In January this year, the New York Times Magazine published a controversial article entitled "How Yoga Can Wreck Your Body". In the article, Glenn Black, a yoga teacher of almost 40 years, discusses the harm yoga can do when taught incorrectly. Most yoga articles and discussions highlight the benefits, not the potential damage.
Mr. Black makes a bold statement, saying, "Yoga is for people in good physical condition. Or it can be used therapeutically. It’s controversial to say, but it really shouldn’t be used for a general class."
Why am I telling you all this?
Because Pilates has a similar dilemma.
In the NY Times article, Mr. Black discusses the history and evolution of yoga--poses developed as an extension of the traditional positions of daily Indian life: squatting and sitting cross legged.
Teaching yoga poses to a Western demographic who spends the majority of their time sitting at a desk is vastly different. Trying to twist oneself into a pretzel when you're inflexible and have physical limitations is an invitation for problems. Yoga, says Mr. Black, has become an ego-driven quest to push oneself physically while ignoring the intent of yoga--as an exercise in awareness and consciousness.
The article goes on to discuss the many serious injuries that are occuring due to yoga. Mr. Black himself has a spinal fusion which he relates is a direct result of doing extreme backbends and twisting.
There are many parallels between the points made in the NY Times magazine article and what's happening in the Pilates world.
Joe Pilates saw his work as a mind-body-spirit practice, recognizing that we cannot separate these aspects of ourselves. He taught that Contrology [his name for the method] "...develops the body uniformly, corrects wrong postures, restores physical vitality, invigorates the mind, and elevates the spirit."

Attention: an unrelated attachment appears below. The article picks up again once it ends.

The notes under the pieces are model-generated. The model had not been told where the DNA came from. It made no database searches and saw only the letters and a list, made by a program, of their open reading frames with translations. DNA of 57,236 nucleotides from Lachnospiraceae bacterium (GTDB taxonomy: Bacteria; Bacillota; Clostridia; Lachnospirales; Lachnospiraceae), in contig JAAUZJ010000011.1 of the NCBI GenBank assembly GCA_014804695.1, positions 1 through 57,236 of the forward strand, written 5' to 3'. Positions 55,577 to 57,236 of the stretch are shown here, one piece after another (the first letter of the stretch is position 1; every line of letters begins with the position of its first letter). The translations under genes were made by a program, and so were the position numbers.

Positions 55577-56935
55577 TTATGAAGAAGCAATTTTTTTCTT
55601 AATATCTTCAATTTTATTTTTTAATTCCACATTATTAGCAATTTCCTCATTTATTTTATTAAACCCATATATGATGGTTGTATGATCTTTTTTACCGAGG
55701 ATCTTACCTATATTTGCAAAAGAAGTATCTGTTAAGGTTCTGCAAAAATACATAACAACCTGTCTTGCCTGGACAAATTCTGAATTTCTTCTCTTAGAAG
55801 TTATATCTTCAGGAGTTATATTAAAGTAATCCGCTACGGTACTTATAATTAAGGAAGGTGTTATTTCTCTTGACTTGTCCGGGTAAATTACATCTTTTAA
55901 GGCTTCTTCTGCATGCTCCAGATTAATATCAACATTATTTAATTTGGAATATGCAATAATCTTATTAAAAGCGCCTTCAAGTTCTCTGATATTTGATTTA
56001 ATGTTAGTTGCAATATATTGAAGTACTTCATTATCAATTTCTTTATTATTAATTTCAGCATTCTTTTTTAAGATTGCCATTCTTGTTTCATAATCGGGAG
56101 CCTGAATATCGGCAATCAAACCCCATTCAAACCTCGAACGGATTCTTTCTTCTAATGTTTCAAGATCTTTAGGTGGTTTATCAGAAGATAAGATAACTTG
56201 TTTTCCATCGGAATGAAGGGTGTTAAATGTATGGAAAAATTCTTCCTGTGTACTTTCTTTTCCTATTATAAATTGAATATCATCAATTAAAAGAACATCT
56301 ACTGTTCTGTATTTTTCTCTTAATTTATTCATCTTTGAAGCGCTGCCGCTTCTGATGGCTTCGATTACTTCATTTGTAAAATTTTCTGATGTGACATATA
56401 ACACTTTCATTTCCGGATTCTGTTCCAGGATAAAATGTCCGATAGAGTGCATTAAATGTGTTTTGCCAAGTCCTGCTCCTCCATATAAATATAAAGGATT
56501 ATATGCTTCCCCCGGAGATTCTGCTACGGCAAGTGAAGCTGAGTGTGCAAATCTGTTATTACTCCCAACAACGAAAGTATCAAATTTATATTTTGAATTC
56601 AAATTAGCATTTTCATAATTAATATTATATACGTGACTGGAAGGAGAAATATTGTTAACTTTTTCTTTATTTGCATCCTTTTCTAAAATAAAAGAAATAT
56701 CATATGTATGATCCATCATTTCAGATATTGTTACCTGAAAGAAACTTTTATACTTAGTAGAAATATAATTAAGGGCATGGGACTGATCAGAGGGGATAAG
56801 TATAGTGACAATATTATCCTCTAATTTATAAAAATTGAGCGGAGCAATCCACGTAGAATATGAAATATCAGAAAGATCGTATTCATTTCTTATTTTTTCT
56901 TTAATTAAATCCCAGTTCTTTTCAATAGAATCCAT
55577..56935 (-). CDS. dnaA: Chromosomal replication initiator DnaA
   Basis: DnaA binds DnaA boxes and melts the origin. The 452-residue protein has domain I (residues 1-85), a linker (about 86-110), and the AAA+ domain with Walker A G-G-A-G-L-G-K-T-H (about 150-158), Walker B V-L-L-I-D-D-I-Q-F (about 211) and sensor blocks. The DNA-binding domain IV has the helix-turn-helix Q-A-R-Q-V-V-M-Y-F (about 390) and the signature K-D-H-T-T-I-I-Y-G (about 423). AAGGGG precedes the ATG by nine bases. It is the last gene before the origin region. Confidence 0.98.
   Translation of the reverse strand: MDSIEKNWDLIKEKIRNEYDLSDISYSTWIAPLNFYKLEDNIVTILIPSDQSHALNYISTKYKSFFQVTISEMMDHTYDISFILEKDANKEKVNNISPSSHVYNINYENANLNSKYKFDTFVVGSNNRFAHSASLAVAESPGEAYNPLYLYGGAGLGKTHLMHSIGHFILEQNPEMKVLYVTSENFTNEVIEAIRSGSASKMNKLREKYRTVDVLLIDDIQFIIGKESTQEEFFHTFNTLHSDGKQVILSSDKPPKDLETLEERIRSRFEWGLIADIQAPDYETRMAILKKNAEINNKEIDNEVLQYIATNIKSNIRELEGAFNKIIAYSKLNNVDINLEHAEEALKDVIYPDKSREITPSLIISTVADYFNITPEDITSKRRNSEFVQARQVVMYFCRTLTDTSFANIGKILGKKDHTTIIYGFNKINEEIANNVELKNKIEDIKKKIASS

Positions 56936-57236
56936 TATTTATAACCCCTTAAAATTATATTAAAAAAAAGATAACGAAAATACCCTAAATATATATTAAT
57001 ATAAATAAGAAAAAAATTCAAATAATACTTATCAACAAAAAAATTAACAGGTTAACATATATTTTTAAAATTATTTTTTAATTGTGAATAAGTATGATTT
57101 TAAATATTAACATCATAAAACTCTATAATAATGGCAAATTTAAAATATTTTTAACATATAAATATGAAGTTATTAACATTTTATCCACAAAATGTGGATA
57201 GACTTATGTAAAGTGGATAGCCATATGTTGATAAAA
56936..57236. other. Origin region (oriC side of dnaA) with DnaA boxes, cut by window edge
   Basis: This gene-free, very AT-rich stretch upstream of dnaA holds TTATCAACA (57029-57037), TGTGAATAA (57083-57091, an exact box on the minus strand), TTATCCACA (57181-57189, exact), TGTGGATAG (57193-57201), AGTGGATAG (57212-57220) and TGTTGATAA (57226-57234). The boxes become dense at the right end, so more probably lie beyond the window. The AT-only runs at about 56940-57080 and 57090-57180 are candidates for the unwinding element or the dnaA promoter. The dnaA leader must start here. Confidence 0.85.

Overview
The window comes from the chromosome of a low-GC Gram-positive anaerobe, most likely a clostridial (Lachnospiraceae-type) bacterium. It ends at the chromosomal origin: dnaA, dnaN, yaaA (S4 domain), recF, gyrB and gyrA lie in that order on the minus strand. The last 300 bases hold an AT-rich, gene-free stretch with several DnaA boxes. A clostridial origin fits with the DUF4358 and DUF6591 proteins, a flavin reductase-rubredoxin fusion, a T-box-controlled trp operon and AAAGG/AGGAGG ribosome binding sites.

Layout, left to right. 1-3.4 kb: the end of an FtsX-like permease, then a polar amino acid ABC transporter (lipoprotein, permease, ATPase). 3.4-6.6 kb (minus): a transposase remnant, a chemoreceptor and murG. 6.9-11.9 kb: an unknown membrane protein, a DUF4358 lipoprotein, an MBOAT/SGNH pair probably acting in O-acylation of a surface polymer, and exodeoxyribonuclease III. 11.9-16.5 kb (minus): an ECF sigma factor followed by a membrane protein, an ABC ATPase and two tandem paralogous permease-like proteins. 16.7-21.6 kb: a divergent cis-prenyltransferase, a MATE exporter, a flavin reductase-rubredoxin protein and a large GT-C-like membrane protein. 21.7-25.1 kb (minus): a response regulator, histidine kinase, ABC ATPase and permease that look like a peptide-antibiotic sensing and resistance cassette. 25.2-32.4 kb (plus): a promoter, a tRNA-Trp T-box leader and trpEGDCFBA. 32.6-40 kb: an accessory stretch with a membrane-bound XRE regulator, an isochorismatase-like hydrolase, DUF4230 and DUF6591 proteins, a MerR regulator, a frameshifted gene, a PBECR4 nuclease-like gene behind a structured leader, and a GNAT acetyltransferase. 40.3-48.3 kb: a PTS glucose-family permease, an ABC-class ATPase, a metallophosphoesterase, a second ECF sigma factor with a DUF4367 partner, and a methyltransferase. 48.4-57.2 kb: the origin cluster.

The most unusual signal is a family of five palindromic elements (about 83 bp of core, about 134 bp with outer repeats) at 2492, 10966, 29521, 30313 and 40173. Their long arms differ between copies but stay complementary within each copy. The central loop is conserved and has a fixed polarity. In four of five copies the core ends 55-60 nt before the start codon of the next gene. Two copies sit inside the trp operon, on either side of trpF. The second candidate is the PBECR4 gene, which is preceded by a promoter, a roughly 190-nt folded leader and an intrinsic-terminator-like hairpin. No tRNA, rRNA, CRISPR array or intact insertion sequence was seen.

In many modern Pilates classes, the physical exercise emphasis has moved front and center, and we ignore the practice of awareness, consciousness and elevation of spirit.
And just like yoga, Pilates taught purely as an ego-based physical exercise practice, with little or no consideration for awareness and consciousness, leads inevitably to problems.
Pilates and yoga can be joyful, expansive, and uplifting--but not when practiced by obsessively pushing our body to extremes.
- Seek out practitioners who are knowledgable, careful, and who understand the integration of BodyMindSpirit Pilates, and are attuned to your unique needs.
- Because Pilates is not regulated, you have to eduacte yourself--at the very least, find Pilates teachers who have completed a full comprehensive course with a minimum of 450 hours of training, and who have a certificate of completion to show for it.
- And just like yoga, Pilates should not be taught in large classes--6 students maximum.
- Be curious about your instructor. Ask questions. An instructor who teaches Pilates a couple of times a week at the gym has far less experience than someone who works at a dedicated Pilates studio and is immersed in the work. Who would you trust more?
Glenn Black stirred up a hornet's nest in the yoga community when his article was published. He had some additional comments in an interview soon after.
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